About Cedar City Corporation
Cedar City, with a population of 29,000, is the largest community in Iron County and is located at the mouth of Coal Creek in south-central Utah. Its elevation is 5,800 feet above sea level, and it lies in a semi-arid part of the state with 10,000-foot mountains to the east and a vast desert area to the west.
Settlement began on November 11, 1851, with the arrival of a group of 35 men from Parowan, 20 miles northward, to establish an iron works. They were organized and traveled in two militia companies--a foot company and a cavalry company--under the direction of Henry Lunt. The actual settlement site on the north bank of Coal Creek had been selected a week earlier by George A. Smith and a committee consisting of Matthew Carruthers, Henry Lunt, William C. Mitchell, John L. Smith, and Elisha H. Groves.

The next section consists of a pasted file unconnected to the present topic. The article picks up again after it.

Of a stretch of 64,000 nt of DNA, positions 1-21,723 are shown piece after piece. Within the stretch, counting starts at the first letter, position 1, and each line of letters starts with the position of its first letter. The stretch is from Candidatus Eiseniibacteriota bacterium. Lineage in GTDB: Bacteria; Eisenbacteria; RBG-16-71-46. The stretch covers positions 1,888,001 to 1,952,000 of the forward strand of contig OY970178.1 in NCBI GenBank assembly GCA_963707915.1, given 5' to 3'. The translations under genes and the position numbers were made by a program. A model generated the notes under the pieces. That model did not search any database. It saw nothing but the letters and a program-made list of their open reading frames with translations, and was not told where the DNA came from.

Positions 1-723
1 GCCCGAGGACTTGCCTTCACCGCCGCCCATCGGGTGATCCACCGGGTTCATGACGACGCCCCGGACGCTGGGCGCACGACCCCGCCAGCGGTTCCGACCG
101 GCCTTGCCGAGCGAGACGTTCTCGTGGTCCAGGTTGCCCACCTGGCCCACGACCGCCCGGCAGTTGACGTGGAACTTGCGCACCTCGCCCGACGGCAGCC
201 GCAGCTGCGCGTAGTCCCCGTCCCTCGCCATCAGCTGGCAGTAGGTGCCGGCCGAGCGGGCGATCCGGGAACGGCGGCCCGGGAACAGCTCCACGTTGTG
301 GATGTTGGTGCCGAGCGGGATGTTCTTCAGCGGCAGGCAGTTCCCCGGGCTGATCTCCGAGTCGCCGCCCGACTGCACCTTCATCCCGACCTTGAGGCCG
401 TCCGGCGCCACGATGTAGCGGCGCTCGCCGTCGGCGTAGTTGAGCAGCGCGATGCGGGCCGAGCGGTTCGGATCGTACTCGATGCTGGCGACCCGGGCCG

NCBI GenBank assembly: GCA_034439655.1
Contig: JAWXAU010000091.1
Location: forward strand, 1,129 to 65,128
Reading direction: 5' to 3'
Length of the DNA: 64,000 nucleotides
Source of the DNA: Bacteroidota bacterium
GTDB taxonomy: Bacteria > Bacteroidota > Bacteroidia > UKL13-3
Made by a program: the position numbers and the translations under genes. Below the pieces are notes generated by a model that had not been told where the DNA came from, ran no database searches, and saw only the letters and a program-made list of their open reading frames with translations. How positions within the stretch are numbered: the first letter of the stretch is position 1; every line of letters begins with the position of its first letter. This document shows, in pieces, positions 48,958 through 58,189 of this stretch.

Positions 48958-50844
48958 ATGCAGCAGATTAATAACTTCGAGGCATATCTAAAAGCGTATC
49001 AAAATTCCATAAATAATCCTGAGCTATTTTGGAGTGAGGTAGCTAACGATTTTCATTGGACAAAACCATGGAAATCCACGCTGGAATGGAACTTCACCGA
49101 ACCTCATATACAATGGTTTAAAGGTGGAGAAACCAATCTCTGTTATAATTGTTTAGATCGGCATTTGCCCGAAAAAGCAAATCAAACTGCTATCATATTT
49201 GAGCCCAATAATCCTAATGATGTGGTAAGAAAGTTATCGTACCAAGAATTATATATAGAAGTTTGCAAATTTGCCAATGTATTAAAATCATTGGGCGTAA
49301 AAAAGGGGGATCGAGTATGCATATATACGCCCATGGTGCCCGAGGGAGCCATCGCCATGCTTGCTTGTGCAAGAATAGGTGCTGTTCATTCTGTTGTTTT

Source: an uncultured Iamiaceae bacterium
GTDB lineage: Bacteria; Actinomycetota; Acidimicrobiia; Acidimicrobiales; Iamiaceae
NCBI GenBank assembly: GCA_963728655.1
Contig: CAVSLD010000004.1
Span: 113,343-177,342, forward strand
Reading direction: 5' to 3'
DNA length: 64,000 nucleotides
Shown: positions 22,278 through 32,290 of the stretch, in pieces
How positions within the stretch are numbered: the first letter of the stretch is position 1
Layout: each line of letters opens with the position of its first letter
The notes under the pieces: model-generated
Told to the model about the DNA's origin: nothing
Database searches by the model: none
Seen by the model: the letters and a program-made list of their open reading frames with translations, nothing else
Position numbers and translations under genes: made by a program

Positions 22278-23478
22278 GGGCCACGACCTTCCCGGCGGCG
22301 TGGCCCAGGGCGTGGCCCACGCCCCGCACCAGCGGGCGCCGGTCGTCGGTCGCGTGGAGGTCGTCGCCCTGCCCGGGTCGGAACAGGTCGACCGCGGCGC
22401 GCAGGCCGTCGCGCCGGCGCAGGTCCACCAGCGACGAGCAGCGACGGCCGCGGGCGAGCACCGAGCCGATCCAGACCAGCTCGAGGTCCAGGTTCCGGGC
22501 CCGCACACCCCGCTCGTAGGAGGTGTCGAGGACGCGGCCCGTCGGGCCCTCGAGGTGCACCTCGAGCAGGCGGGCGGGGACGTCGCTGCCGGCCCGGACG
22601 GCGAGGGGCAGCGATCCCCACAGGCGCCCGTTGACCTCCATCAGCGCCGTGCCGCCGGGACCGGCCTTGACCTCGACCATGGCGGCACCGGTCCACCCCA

Small cottonwood log houses were built fort-style at the western base of the hill. The settlement was given the name of Fort Cedar because of the abundance of trees which were called cedar trees, although, in reality, they are junipers.
The boxes from the wagons were removed and used for temporary shelters while small log homes were constructed from the trunks and large limbs of cottonwood trees as well as float material found along the creek bottoms several miles to the west. As the log houses were completed, families were brought from Parowan. In the meantime, the wagon boxes served as a temporary fort. Later, a site for the fort was selected nearer the proposed blast furnace, at the present city park, which was to have been a company town but was not developed.